Guidance from Four Successful Startup Leaders

African-American Entrepreneurs Share Their Secrets In Their Success Stories

When Christine Gant of Brooklyn, New York, discovered that some African-American hair care products contain potentially harmful chemicals, she decided to create her own beauty line featuring natural ingredients. Two and a half years later, Gant says her business is thriving and she’s looking to expand.


Christine Gant
Like Gant, a growing number of African-American women have taken on entrepreneurship in search of financial independence and success. Various studies place the number of businesses owned by African-American women at between 1 million and 1.5 million, representing about 5 percent of all U.S. businesses.

Being a successful business owner requires hard work, commitment and tenacity. We asked four successful African-American female entrepreneurs to share their essential secrets for success:

Find a Mentor
It takes a village to succeed as a small business, and small business owners often find that a mentor can help them to define, develop and build a career path. Gant says she met her mentor, who owns a successful business in the hair care industry, through church.

“It’s been wonderful to be able to call and bounce ideas off of her and to support each other in our endeavors,” Gant says. “We’ve talked about everything from product promotion to reinvesting much of my company’s profits to finance my growing inventory of products.”

Rely on an Accountant


Dionne Phillips, founder of D’Lashes, a luxury eyelash spa in Los Angeles, started her business with $65. She used that to buy supplies and venture out on her own after working as a makeup artist in Hollywood. Today, she boasts an impressive celebrity roster, a spa with a six-month waiting list and her own line of eyelash extensions. While Phillips is Hollywood’s go-to guru when it comes to eyelashes, she admits she turned to a certified public accountant to provide financial expertise.

“I found a wonderful CPA that I paid by the hour,” Phillips says. “He has a background working with spas and salons and he taught me how to budget for my business, maintain an excellent credit record, and grow my business.”


Andrea King Collier
Know When to Reinvent Yourself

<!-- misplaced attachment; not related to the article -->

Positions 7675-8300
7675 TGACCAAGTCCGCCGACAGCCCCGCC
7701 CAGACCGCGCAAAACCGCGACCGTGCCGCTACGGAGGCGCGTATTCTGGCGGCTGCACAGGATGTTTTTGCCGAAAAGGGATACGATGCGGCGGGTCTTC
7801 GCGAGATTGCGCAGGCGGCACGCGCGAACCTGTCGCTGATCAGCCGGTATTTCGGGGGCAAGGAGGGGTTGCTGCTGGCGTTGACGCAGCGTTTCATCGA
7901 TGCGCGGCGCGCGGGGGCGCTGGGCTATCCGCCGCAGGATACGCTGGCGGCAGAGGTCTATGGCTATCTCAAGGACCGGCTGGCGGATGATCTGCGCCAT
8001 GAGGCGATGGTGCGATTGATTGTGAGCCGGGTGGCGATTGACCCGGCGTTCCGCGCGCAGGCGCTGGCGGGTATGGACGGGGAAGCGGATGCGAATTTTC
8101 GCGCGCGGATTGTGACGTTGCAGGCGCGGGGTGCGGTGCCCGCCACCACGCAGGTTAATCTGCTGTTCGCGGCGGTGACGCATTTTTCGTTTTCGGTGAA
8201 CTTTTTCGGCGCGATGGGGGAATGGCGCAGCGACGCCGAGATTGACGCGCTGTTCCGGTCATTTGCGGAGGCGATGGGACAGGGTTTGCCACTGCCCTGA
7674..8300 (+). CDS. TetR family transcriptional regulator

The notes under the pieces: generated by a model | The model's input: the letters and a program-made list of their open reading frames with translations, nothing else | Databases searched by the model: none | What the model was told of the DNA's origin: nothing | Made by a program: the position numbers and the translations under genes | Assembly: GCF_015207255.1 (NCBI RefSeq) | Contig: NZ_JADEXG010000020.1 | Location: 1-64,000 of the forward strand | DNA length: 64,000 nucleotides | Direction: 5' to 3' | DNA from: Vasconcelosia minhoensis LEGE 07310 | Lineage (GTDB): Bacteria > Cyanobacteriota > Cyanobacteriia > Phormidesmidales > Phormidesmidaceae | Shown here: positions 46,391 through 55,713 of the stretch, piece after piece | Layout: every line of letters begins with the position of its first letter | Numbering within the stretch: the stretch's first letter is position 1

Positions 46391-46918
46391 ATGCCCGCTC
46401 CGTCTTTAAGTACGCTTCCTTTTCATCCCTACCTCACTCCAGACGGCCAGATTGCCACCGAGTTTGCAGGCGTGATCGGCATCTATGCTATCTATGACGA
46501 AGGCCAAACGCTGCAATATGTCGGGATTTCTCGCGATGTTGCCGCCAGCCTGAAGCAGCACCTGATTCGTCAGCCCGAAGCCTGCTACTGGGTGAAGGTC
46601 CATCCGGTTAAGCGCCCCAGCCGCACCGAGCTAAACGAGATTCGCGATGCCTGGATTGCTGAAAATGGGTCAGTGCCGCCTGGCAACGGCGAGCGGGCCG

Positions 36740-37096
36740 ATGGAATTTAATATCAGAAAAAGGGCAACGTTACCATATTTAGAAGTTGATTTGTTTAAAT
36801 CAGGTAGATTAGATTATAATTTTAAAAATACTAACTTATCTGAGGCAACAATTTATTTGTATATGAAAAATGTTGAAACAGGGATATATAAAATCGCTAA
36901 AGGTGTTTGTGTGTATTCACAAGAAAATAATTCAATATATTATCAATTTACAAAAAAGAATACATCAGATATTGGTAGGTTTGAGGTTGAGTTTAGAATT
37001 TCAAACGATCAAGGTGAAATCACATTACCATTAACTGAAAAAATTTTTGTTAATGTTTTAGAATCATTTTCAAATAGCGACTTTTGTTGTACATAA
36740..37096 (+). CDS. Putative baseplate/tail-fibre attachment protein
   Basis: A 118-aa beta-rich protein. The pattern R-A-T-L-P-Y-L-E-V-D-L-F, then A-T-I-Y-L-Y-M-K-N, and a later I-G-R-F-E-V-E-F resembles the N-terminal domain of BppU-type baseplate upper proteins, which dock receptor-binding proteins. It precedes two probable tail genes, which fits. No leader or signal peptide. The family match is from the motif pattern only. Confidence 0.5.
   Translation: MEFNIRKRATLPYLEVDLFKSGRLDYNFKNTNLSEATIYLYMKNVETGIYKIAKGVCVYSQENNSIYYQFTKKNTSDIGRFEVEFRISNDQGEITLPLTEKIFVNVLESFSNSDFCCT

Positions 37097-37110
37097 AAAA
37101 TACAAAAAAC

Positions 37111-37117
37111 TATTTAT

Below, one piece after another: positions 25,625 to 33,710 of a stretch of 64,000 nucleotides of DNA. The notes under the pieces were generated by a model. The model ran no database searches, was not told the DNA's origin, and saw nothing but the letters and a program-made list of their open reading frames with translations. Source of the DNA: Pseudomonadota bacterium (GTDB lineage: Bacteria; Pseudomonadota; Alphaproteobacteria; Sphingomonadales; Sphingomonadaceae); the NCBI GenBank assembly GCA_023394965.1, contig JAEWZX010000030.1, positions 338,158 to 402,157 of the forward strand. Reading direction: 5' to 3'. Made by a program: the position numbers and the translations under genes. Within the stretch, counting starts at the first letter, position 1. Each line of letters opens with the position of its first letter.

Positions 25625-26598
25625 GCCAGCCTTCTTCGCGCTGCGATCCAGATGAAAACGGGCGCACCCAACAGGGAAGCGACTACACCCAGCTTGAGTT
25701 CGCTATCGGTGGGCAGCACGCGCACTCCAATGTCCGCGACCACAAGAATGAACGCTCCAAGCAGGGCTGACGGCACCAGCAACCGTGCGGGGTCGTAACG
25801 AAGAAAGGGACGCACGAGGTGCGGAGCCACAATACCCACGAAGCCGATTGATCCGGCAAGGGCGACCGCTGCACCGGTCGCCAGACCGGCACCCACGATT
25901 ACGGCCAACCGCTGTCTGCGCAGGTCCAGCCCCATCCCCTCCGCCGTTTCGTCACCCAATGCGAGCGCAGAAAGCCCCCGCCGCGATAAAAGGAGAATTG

In her 26 years of business, Andrea King Collier, a multimedia journalist, author and speaker from Lansing, Michigan, says she has mastered the art of reinvention. When she first launched her health-writing business, the majority of her clients were national magazines. Over the past two decades, as the journalism field evolved, Collier also changed, learning to write for different mediums including websites and blogs, and expanding the scope of her business to include photography and social media.

“My parents raised me to believe I could accomplish anything,” Collier says. “I’ve never shied away from trying new technology, applying for fellowships or attending professional conferences that allow me to build upon my success.”


Find Your Company’s Voice
When Hallema Sharif of Atlanta left the world of corporate public relations to start her own consultancy, Hallema’s World, she struggled at first to find her brand’s “voice.”

“I was initially pitching new business using the same strategies I had used working within an agency,” Sharif says. “After six months, I stepped back and changed my pitch to reflect who I am rather than who I thought they wanted me to be.”

While small business owners often spend a lot of time thinking about logos and other aspects of branding, few consider employing a unique voice that defines who they truly are.

“I’m a mom, a woman, and a seasoned public relations professional that has promoted major brands for over 25 years,” she says. “I’m not an agency, and I needed to reflect that in my voice to let clients know what was special and unique about my business … that whether they are a major corporation or a small company, I will give the same services and attention to detail.”

By Linda Childers

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